• Home
  • News
  • Fairs
  • Why synthetics must be part of the sustainability movement

Why synthetics must be part of the sustainability movement

By Jackie Mallon


Scroll down to read more


Céleste Lilore, Director of Industry Engagement for Textile Exchange, a non-profit organization focused on accelerating sustainability in the Textile Value Chain, made the case for synthetics at the recent Texworld event. To companies looking to make improvements in this volatile and quickly evolving environment, Lilore recommends what she calls a “portfolio approach” which emphasizes the benefits of biosynthetics and recycled plastics as resources.

What are biosynthetics?

A brief historical overview: biosynthetics were used in packaging as early as the 1800s. Chemist Alexander Parks displayed the first manmade plastic in London in 1862, while Henry Ford in 1942 unveiled an automobile prototype made with plastic panels made from hemp and Bakelite. In textiles, biosynthetics might be classified as new but from the 1800s to 1940s, when oil was scarce, Arkema made a lipid-based nylon called Ritsan which is still on the market today.

Biosynthetics are comprised of polymers in a chemical reaction in which two or more molecules combine to make larger structures. Nylon, polyester, and Teflon are examples of synthetic polymers, while examples of natural ones are DNA, wool, and silk. One of the virtues of the polymerization process is that it uses drop-in methods which means it uses existing machinery, then it is knit or woven, and manufactured into garments. End-of-life options are landfill, incineration, or it returns back to the chemical stage with post-consumer recycling. Not all biosynthetics are biodegradable, but PLA (Polylactic acid) and PAII (Polyamide) are two that are.

Why are biosynthetics important?

The global demand for biosynthetics is expected to double by 2050. As they originate from renewable resources, they offer an opportunity to shift away from depleting the earth and our dependence on fossil fuel, and encourage us to use smart technology and material resources in a more responsible way. According to the University of Oxford we have 50 years of remaining oil, while according to the European Commission bio-based products represent 73 billion dollars in annual revenue and the demand is to increase by 22% this year alone. Perhaps, most importantly, biosynthetics use carbon dioxide in their growing phase thereby benefiting the environment as CO2 accounts for the vast majority of greenhouse gas emissions. They need sunlight which is both abundant and free, and provide opportunity for the mitigation of climate change and regulating the earth’s temperature.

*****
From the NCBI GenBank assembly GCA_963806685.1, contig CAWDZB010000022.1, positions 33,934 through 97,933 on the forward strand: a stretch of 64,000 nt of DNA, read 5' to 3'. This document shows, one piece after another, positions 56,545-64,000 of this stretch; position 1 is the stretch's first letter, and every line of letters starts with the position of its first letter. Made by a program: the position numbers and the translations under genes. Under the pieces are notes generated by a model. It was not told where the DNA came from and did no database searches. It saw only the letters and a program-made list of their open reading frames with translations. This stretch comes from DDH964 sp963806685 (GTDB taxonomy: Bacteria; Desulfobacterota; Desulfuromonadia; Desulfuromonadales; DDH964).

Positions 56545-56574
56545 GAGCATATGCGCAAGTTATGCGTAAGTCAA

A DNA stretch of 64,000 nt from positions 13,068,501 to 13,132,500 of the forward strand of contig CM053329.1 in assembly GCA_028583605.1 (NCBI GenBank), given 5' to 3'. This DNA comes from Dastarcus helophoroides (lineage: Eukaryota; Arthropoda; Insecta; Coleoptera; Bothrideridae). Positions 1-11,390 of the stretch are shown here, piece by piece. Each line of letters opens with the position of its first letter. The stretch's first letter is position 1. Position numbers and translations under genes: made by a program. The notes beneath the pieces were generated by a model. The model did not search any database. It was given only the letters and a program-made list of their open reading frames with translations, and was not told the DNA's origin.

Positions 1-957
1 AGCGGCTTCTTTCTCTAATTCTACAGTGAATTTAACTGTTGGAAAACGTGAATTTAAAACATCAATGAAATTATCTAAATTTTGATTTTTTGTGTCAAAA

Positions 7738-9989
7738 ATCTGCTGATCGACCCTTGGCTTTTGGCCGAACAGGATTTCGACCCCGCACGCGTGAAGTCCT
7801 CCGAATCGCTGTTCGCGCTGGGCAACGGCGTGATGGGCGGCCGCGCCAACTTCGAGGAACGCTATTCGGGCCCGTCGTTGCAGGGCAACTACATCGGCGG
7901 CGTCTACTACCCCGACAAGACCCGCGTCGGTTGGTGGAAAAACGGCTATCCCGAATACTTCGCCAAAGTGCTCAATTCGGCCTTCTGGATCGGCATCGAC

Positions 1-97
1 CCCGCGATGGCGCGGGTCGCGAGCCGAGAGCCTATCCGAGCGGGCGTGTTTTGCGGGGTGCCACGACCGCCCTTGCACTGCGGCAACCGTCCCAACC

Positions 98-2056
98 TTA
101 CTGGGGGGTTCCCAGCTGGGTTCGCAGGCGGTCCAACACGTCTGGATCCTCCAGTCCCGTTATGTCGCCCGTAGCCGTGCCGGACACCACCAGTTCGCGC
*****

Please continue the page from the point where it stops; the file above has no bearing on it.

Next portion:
What are biosynthetics derived from?

Starches and sugars: corn, cane sugar, sugar beets, wheat and sorghum.

Lipids and oils: Castor oil, soybean oil, palm oil or cooking oil.

Bio mass or waste: Food, farming or forest which contain valuable cellulose from agricultural waste in the form of trees and grasses.

They are separated into three categories: 1st Generation refers to crop-based feedstocks which are commercially available at scale. 2nd Generation is waste-based from agriculture and forestry and is in pilot phase. 3rd Generation are non-food based sources such as algae or bacteria which are grown specifically as bio resources, still at the concept and pilot stage.

Biosynthetics currently available are PET (Polyester), PLA (Polylactic acid), PTT, PAII (Polyamide), and companies which are investing in this space include Dupont, Arkema, Torey, Ingeo, Fulgar, Natural Fiber Welding.

Recent successes of biosynthetics have been highly publicized: 2015’s groundbreaking Adidas sneaker of spider silk, or recently the first bio-based fossil-free jacket by Tierra Outerwear has hit the market. EVO yarns from Fulgar have been made into athleisure and cycling stockings, and Stella McCartney’s partnership with Bolt Threads resulted in a dress of synthetic spider silk from the fermentation of yeast, sugar and water.

Complications of Polyester

In 2002 polyester overtook cotton to become the most widely used fiber, and currently it occupies more than 50 percent of market share with an estimated annual production of 53 million metric tons. An example of virgin synthetics this polymer is made from fossil fuel, so derived from oil, and classified as non-renewable. Environmentally challenging in its processes, there have also been major accidents around the extraction and transportation of oil, and microfiber shedding into our rivers, oceans, and fish life is a highly problematic result of washing polyester garments. Toxicity research is ongoing and innovation is of interest. Scientists in Japan claim to have found a way to separate synthetic textile microfibers and other micro plastics using sound-waves, which would open up the possibility of retrofitting our washing machines and laundries. Using cooler temperature when washing has been discovered to drastically reduce the shedding but, still, these microfibers persist in the environment getting smaller and continuing to shed even in landfills for hundreds of years. Incineration is directly associated to carbon and air emissions and contributes to climate urgency.

Recycling Polyester

Recycled pre- or post-consumer feedstocks can radically reduce the use of crude oil, and an example of one which has reached scale is the recycling of plastic water bottles. Recycled polyester uses 30-50 percent less energy to produce than its conventional counterpart, and while in 2017 the market share of recycled polyester grew to 14 percent up from 8 percent in 2007, consensus is that we need to move faster.

Fashion editor Jackie Mallon is also an educator and author of Silk for the Feed Dogs, a novel set in the international fashion industry.

Images: Textile Exchange

Céleste Lilore
Industry Engagement for Textile Exchange
Sustainable Fashion
Textile Exchange